Delusional disorder as a partial psychosis

Schizophr Bull. 2014 Mar;40(2):244-7. doi: 10.1093/schbul/sbt203. Epub 2014 Jan 13.


In his textbook from 1838, Esquirol made the first comprehensive psychopathological description of paranoia, which he labeled partial psychosis. This was a condition with encapsulated, well organized, and persistent delusions. These are defended with a great deal of emotions and sharp argument. The individual appears quite convincing, especially because he or she otherwise behaves rationally. The intellectual capacity is used to achieve defined goals according to the delusional content. This condition is difficult to uncover because of dissimulation and adaptation. The frequency in the population is unknown, but the condition is rare in psychiatric treatment facilities, and usually only when the persons become litigious or criminal. In Diagnostic and Statistical Manual of Mental Disorders, Fifth Edition, the condition is covered by the concept of delusional disorder, but that concept also comprises benign acute/subacute conditions as well as cases that turn out to have the diagnosis changed to schizophrenia.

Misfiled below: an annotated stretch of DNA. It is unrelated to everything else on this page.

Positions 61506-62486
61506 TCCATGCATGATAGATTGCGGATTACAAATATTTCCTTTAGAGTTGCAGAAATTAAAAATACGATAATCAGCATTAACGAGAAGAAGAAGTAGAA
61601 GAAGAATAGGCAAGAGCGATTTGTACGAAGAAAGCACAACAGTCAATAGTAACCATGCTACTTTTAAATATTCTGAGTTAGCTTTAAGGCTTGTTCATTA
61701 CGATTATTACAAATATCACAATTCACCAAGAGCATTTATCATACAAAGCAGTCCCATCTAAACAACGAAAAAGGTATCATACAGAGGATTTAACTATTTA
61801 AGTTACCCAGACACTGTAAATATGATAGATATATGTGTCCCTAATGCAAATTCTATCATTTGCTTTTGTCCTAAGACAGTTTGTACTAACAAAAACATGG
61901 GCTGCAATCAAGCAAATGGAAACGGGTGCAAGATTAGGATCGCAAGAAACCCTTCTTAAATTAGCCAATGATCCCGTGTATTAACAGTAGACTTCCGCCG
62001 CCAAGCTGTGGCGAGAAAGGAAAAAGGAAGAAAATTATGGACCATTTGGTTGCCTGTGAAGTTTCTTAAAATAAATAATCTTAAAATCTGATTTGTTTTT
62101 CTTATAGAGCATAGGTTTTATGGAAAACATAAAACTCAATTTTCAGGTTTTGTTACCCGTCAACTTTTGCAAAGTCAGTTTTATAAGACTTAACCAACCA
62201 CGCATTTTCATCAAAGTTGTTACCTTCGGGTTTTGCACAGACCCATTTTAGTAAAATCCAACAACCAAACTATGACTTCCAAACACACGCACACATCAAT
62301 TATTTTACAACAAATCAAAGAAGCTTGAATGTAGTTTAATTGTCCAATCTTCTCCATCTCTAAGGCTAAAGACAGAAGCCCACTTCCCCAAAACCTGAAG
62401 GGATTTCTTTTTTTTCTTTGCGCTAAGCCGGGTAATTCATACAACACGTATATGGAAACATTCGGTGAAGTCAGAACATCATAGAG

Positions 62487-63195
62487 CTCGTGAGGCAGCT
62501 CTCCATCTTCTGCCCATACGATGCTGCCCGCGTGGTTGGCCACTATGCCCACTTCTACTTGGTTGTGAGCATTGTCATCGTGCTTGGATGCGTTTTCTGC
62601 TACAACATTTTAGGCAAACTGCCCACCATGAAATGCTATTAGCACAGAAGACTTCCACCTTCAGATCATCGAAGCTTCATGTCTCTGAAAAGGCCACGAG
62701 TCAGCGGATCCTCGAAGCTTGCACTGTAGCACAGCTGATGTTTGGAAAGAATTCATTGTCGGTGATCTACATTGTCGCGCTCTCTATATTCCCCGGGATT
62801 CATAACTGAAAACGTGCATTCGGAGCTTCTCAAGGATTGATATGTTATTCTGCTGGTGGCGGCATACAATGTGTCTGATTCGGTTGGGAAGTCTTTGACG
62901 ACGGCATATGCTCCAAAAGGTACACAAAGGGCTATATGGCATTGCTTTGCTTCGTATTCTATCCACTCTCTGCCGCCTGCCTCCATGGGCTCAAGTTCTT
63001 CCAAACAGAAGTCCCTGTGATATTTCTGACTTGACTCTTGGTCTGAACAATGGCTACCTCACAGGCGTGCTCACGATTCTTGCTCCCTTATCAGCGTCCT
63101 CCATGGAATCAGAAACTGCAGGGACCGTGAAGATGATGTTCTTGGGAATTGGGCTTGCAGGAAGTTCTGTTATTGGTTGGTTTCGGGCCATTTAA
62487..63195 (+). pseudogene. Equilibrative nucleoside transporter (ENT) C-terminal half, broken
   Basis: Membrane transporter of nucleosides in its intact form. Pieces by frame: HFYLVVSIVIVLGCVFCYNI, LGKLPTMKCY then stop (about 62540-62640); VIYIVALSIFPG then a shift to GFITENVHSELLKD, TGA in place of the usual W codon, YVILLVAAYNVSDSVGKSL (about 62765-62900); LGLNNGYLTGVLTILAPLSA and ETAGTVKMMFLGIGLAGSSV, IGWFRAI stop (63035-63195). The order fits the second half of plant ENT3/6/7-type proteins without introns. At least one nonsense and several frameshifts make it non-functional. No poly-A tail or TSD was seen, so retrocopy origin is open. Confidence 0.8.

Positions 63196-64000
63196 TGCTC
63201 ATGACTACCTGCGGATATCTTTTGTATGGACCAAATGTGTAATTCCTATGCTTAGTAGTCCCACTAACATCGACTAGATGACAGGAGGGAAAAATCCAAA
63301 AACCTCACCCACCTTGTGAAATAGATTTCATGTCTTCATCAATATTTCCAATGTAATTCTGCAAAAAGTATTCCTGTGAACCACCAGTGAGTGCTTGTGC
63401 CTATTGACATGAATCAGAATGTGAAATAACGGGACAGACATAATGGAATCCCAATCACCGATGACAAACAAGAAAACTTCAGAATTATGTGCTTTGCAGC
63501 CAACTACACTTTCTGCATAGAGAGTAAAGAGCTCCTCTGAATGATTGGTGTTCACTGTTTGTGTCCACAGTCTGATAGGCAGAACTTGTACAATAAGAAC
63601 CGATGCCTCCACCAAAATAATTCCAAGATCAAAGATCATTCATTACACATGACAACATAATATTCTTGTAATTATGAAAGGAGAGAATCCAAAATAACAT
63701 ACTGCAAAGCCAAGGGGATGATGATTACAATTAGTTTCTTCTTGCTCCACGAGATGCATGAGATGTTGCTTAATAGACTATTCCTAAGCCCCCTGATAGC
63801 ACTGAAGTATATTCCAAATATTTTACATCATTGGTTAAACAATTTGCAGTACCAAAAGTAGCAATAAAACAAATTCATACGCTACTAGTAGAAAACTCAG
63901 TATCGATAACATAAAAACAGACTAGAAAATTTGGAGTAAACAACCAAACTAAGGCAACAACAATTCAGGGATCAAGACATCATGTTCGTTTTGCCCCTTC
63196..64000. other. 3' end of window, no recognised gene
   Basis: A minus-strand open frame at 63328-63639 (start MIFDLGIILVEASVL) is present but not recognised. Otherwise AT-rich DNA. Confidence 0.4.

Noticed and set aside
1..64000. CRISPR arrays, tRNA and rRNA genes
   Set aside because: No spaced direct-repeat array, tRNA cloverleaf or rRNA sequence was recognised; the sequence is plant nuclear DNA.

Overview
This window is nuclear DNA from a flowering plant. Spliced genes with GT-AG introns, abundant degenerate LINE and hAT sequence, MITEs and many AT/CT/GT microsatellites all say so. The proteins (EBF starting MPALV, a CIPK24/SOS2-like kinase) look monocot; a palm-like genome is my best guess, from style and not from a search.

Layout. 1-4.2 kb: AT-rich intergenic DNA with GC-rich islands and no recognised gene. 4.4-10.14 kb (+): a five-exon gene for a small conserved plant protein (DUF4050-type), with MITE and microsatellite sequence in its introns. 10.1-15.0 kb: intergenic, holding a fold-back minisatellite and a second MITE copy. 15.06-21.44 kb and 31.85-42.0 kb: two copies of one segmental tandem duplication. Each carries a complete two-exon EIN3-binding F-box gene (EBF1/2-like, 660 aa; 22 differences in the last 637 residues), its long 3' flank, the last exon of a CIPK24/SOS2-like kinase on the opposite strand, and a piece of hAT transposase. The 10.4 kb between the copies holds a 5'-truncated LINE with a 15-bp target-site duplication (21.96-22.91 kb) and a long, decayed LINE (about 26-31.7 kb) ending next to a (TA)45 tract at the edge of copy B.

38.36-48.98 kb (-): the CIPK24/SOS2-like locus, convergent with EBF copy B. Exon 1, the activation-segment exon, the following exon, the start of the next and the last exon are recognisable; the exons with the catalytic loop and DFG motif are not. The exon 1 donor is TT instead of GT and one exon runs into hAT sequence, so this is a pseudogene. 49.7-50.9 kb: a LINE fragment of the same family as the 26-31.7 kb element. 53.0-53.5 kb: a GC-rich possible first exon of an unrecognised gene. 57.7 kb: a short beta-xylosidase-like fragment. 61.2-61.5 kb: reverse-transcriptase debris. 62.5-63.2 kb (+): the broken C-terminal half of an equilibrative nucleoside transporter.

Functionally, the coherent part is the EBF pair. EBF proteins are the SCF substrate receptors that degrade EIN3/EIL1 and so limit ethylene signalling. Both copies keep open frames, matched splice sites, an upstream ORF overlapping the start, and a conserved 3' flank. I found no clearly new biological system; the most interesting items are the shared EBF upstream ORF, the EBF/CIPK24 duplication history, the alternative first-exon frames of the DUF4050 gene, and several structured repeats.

Keywords: delusional disorder; delusions; paranoia; partial psychosis.

Publication types

  • Review

MeSH terms

  • Diagnostic and Statistical Manual of Mental Disorders*
  • Humans
  • Psychotic Disorders / classification*
  • Psychotic Disorders / physiopathology
  • Schizophrenia, Paranoid / classification*
  • Schizophrenia, Paranoid / physiopathology